MP4/aacPlus (HE-AAC) Encoder v1.24

Recommended up to 80(or maybe 96)kbps, above that LC-AAC produces better results.

Stereo Mode:
Up to 40kbps - Parametric Stereo
48kbps or higher - Stereo
At ultra low bitrates Mono probably sounds better though.

When to use Tune for speech should be obvious.

Note: If you want small files for your iPod better use LC-AAC, the iPod (and iTunes as well) can't properly play back HE-AAC.

MP4/aacPlus (HE-AAC) High Bitrate Encoder v1.24

According to its developers, Coding Technologies, this format produces better quality than LC-AAC at high bitrates.
So far the only public test featuring (the previous version of) this encoder is this one at SoundExpert which uses a rather controversial test method based on artificially amplified artifacts.

Note: As above, iPods won't play it at full quality, though in this case the difference won't be nearly as big.

MP4/LC-AAC Encoder v1.24

Recommended bitrates: 96kbps and above
(Personally I'd only use it up to 160 (and only if Ogg Vorbis isn't an option), above that I'd go with mp3. While AAC is technically superior the mp3 encoder is far more tested and heavily tuned and has the advantage of being able to use variable bitrates.)

WMA Encoder v1.2

Available options depend on the installed Windows Media codecs.

Windows Media contains a couple of different formats.
Both and Voice aren't interesting for encoding music.
Windows Media Audio 9/9.1/9.2 is, well, it's fast and relatively decent around 64kbps (but not as good as aacPlus or Ogg Vorbis), at 96kbps mp3 is already better though and above that - forget it.
Windows Media Audio 9/10 Professional is a completely different format, much more like AAC (also quality wise). Unfortunately it can't be played on portables or other hardware players that support WMA.
Windows Media Audio Lossless is, well, lossless (see explanation below). It produces somewhat smaller files than FLAC, but uses a lot more CPU power on playback.

FLAC Encoder (Flake SVN r117)

FLAC uses lossless compression, the downside is that the resulting files are on average more than twice as big as the biggest mp3s, the advantage over mp3 & co is that you don't lose any information, it can be decoded to a .wav that's bit-for-bit identical to the original.
Compared to uncompressed wav you save (on average) over 40% space and gain the option to store additional information in tags.

This encoder has no complicated options, just one slider. Higher settings mean encoding will be slower (whether this affects the overall ripping speed depends on your drive and CPU) but resulting files will in most cases be slightly smaller.

Note that Compression Factors 9-12 are untested (0-8 are standard recognized settings, 8 is default).

Ogg Vorbis

The most up-to-date encoder is based on aoTuV 4.51b5 (for reference: the official Vorbis 1.1 is based on aoTuVb2) and is available externally via the Winamp 5.33 Essentials Pack.

Recommended settings: VBR Quality 0.5 (~160kbps) is transparent (=indistinguishable from the original) for most people, though extra-critical listeners prefer Quality 0.6. Higher settings generally aren't worth the additional bitrate.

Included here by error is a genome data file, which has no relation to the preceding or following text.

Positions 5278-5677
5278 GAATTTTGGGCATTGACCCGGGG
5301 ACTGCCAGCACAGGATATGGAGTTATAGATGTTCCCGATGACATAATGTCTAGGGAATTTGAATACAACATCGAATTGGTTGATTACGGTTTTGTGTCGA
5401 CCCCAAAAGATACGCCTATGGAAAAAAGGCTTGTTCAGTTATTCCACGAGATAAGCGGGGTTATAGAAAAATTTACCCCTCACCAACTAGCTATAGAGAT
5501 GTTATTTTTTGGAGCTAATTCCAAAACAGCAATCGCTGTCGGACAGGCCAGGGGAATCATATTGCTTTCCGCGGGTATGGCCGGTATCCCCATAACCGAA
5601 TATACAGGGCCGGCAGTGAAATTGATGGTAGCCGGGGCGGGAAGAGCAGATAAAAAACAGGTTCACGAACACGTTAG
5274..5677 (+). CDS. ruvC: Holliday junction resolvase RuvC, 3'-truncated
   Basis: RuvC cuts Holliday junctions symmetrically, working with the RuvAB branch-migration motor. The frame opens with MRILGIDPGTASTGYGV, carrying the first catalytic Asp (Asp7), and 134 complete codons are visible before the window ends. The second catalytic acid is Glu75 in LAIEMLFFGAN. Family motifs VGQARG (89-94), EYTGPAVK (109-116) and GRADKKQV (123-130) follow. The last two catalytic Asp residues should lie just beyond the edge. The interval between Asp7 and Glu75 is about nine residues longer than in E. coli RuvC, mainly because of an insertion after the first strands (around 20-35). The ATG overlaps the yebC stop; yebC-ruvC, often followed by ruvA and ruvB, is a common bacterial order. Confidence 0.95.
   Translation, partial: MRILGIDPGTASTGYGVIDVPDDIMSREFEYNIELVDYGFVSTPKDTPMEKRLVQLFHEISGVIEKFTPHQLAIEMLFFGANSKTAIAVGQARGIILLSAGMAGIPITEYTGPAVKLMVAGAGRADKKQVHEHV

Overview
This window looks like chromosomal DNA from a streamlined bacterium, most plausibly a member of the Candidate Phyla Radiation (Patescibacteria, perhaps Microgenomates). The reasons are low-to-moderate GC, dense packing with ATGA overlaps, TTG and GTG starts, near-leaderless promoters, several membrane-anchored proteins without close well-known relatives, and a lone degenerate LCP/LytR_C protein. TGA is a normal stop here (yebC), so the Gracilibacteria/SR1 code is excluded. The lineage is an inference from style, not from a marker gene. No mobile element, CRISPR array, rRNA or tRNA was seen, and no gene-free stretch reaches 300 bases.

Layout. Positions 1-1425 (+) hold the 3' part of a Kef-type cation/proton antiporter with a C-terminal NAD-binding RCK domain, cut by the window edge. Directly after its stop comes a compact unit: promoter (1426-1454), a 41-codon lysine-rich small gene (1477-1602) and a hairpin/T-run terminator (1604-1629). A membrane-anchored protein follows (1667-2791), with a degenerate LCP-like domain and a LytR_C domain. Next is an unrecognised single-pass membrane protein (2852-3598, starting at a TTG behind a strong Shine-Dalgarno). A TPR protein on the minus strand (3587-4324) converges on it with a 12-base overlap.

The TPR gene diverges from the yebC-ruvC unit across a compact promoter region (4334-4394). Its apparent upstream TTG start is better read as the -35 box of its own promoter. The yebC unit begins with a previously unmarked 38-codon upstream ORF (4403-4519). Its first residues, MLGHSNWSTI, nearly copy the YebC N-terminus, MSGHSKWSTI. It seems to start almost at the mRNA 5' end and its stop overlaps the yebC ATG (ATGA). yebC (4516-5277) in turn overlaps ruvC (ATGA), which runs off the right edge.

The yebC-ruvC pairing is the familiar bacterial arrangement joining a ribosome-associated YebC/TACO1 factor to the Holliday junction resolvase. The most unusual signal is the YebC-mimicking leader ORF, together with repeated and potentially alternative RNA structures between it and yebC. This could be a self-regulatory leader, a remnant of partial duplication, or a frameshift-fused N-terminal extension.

For not-so-critical listening even 0.4 or 0.3 are fine, and if space is an issue you can go all the way to 0 (~64kbps).
Below that aacPlus is definitely better (at 64-80 it's probably about equal).
The additionally available abr and cbr modes are extremely slow and most likely produce lower quality at the same size, use only if you must.


Ripping speed: Depends on your drive and the state of your CDs. Start with the highest possible setting (Unlimited for pro, 8x for free), if you get ripping errors (clicks or jumps) try reducing it and/or disabling the Sonic engine (see below).
(and if that doesn't help use EAC)

Read audio data from CD using bundled Sonic extraction engine:
Try what works better for you.
(For me unchecking it and using Nero's wnaspi32 instead leads to higher ripping speeds but your mileage may vary).

Output File Settings:

Browse to your root music folder eg. your 'My Music' folder (the one in your documents, probably not C:\My Music).

Naming convention:
Absolutely has to include at least the <Title> or # (=tracknumber) field, otherwise all tracks will get the same name and overwrite each other and you'll end up with just the last one.

If you want your files to be put into automatically created subfolders use / or \ to separate the folder name(s) from the file name.

<Artist>\<Album>\## - <Title>
Will create a subfolder named after the artist (if it doesn't already exist), in this it'll create another one named after the album and in this it will put the ripped tracks, named 01 - NameOfTrack1, 02 - NameOfTrack2 etc.

Tagging Settings:
If you do lots of test encodes you may delete later or plan to move your files elsewhere uncheck Automatically add ripped files to media library database, otherwise keep it checked.
Automatically add tags with metadata to ripped files should only be unchecked if you have some kind of pathological hatred for tags.
Automatically calculate replay gain: yes! (replaygain settings can be found under General Preferences > Playback, existing files can be scanned using right-click > Send To > Calculate Replay Gain)

Playlist Generation:

Create the following playlists:
Media library playlist - will show up in the Library's left pane under Playlists
M3u/pls - will create a playlist file according to the naming convention specified below
What's better, m3u or pls? ugh

Naming Convention:
You can either put the playlist in the same folder as the files by using the same path eg. according to the example above
<Artist>\<Album>\<Artist> - <Album>
or into a separate folder by specifying another name, or put it directly into the root folder so if you want to listen to an album you don't have to go through the subdirectories.

DJ Egg, Benski, Hydrogenaudio Forums and Knowledgebase

Lots of changes, I hope I didn't miss anything.